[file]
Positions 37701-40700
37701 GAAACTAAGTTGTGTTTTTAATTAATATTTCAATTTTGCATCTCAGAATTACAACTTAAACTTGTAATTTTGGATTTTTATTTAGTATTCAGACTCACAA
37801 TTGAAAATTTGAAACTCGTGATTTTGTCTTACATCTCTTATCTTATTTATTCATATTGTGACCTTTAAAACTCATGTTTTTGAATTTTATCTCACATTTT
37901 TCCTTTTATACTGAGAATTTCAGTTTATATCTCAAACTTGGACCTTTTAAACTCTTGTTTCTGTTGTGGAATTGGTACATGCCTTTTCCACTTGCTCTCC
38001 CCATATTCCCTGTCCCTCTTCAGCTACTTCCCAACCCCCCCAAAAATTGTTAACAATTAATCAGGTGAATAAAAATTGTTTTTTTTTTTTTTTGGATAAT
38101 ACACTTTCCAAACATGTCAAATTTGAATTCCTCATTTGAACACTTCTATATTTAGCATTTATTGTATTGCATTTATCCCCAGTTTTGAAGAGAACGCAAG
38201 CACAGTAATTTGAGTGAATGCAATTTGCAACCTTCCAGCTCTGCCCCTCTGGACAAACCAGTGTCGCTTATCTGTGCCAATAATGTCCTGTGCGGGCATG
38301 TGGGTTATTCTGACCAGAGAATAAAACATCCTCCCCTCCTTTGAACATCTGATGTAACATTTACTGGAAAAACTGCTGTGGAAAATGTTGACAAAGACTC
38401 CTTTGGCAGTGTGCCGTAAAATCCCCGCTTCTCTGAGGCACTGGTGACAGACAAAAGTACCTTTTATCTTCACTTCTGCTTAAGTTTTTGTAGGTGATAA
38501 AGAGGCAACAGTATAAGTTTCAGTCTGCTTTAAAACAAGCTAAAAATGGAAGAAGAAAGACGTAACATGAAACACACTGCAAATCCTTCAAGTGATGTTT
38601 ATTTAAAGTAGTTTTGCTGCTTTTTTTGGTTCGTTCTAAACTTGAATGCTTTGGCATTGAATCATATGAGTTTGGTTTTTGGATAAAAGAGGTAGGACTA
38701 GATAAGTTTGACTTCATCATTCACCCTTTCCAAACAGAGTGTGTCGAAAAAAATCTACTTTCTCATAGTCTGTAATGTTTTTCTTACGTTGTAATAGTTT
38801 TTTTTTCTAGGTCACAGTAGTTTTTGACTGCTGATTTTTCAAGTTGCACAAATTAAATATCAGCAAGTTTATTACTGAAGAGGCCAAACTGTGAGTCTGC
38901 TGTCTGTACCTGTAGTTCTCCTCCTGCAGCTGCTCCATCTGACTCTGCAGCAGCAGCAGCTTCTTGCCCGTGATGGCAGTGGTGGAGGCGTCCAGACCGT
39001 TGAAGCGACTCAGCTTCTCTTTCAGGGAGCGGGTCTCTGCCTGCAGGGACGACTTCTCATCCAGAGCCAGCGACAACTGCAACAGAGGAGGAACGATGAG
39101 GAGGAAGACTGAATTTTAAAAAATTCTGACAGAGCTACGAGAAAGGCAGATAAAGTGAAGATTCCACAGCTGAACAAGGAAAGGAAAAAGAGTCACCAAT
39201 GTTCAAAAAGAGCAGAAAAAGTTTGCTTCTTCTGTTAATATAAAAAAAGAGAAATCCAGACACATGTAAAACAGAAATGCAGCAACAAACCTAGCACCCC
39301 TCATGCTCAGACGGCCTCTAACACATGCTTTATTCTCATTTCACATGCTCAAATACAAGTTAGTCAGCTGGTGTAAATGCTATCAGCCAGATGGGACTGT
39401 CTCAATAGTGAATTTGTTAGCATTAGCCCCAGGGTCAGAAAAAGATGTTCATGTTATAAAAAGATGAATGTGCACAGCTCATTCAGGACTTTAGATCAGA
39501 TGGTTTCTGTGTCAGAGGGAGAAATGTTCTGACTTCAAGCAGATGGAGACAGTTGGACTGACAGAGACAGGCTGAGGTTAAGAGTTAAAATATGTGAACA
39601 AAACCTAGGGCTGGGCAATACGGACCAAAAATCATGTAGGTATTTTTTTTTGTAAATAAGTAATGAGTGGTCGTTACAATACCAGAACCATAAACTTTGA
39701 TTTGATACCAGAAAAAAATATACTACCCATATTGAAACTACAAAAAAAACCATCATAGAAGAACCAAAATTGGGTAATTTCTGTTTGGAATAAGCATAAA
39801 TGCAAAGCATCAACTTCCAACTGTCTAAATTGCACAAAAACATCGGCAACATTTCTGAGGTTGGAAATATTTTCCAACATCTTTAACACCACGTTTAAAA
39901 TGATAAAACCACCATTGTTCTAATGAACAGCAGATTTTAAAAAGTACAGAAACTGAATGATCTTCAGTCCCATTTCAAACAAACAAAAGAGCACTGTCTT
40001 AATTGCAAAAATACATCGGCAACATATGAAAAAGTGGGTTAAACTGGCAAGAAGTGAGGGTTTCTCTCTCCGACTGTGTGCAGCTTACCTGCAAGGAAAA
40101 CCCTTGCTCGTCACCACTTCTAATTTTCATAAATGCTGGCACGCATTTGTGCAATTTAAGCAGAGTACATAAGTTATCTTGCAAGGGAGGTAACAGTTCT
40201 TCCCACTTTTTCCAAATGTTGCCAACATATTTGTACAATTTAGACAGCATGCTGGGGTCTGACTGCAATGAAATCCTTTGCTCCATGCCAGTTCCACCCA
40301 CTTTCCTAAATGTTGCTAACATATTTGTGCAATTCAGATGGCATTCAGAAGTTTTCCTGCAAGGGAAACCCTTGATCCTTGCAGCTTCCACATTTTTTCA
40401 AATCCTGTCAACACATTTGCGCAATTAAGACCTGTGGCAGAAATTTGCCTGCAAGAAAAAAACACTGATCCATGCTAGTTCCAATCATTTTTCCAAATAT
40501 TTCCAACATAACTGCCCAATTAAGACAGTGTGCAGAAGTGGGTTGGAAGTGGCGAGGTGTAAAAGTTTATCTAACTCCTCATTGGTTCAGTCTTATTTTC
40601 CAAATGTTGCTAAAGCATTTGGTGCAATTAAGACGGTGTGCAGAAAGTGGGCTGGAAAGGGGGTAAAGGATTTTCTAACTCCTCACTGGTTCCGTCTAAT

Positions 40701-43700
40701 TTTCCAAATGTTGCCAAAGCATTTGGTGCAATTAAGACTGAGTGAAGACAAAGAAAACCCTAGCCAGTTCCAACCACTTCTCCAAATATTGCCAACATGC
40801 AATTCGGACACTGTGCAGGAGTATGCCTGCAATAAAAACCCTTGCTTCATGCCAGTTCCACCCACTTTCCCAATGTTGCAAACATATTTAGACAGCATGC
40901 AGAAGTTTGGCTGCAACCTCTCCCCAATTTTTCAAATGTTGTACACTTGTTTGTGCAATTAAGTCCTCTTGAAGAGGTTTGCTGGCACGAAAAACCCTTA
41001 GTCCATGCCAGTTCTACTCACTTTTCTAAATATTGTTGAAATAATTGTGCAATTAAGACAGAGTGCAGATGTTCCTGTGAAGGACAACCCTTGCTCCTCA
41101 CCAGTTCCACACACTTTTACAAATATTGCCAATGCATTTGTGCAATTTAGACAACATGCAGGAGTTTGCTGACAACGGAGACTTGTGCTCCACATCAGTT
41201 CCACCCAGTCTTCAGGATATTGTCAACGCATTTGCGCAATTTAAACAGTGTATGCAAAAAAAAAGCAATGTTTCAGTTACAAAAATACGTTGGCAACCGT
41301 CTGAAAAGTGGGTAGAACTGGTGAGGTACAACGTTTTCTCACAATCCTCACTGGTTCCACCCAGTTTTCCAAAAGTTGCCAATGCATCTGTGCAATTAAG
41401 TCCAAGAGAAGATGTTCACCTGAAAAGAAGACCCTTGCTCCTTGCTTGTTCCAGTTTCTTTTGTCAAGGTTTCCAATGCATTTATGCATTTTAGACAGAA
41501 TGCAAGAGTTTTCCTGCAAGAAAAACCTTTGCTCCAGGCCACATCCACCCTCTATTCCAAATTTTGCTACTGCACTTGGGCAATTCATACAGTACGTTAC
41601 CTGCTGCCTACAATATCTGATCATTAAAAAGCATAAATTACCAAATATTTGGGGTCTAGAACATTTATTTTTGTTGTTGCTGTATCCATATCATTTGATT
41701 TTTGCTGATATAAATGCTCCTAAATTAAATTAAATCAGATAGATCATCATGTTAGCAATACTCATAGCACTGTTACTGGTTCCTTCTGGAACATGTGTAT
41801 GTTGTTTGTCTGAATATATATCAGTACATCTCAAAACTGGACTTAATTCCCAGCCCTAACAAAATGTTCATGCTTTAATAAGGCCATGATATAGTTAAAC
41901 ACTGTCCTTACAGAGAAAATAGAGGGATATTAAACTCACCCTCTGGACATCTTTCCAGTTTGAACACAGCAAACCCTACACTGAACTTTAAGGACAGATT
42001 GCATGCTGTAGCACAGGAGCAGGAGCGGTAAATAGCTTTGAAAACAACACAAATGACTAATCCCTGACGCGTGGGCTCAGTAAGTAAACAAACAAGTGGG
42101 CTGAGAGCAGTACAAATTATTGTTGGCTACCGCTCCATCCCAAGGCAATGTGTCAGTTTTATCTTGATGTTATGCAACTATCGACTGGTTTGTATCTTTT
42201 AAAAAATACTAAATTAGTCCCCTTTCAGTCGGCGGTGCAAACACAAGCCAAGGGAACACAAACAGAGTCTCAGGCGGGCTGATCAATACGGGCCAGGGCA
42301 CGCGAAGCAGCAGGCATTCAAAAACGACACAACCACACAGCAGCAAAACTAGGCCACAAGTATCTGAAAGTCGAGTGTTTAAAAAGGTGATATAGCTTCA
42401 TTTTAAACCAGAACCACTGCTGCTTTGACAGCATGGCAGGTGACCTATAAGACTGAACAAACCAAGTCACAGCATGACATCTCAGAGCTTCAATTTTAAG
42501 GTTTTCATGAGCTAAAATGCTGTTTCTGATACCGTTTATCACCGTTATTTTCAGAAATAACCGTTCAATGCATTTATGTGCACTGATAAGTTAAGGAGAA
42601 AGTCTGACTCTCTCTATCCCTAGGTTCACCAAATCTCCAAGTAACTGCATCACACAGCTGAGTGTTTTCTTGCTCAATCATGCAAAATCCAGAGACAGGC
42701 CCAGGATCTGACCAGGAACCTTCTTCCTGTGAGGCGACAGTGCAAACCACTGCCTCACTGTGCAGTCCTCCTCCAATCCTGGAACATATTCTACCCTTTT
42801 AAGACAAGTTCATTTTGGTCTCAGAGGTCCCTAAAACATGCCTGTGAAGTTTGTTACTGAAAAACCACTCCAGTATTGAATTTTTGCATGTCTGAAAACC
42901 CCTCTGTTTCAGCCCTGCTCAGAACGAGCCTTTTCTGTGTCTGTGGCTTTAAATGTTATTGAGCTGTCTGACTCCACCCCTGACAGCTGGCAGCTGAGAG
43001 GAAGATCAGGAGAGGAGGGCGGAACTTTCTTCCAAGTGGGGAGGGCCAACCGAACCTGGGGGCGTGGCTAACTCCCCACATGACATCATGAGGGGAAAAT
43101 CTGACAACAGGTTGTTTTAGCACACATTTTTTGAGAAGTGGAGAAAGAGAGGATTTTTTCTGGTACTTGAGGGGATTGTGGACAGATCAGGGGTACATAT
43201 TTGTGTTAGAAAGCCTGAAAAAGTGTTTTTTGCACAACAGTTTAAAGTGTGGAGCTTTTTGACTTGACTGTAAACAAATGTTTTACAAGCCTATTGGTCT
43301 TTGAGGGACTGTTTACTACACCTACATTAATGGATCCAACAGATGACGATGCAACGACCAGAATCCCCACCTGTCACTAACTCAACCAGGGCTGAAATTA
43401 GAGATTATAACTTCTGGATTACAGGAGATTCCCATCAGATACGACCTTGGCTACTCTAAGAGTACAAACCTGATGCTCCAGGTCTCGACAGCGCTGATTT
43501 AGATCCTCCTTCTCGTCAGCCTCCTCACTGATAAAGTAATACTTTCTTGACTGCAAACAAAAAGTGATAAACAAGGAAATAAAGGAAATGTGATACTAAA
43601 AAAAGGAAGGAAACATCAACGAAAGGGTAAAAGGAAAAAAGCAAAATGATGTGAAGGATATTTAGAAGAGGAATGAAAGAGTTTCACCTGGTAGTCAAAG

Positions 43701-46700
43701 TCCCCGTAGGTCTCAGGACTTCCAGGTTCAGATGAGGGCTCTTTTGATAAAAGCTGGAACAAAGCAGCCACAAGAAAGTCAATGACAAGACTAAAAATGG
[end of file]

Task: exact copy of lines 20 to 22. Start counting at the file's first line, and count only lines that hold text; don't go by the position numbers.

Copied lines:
39501 TGGTTTCTGTGTCAGAGGGAGAAATGTTCTGACTTCAAGCAGATGGAGACAGTTGGACTGACAGAGACAGGCTGAGGTTAAGAGTTAAAATATGTGAACA
39601 AAACCTAGGGCTGGGCAATACGGACCAAAAATCATGTAGGTATTTTTTTTTGTAAATAAGTAATGAGTGGTCGTTACAATACCAGAACCATAAACTTTGA
39701 TTTGATACCAGAAAAAAATATACTACCCATATTGAAACTACAAAAAAAACCATCATAGAAGAACCAAAATTGGGTAATTTCTGTTTGGAATAAGCATAAA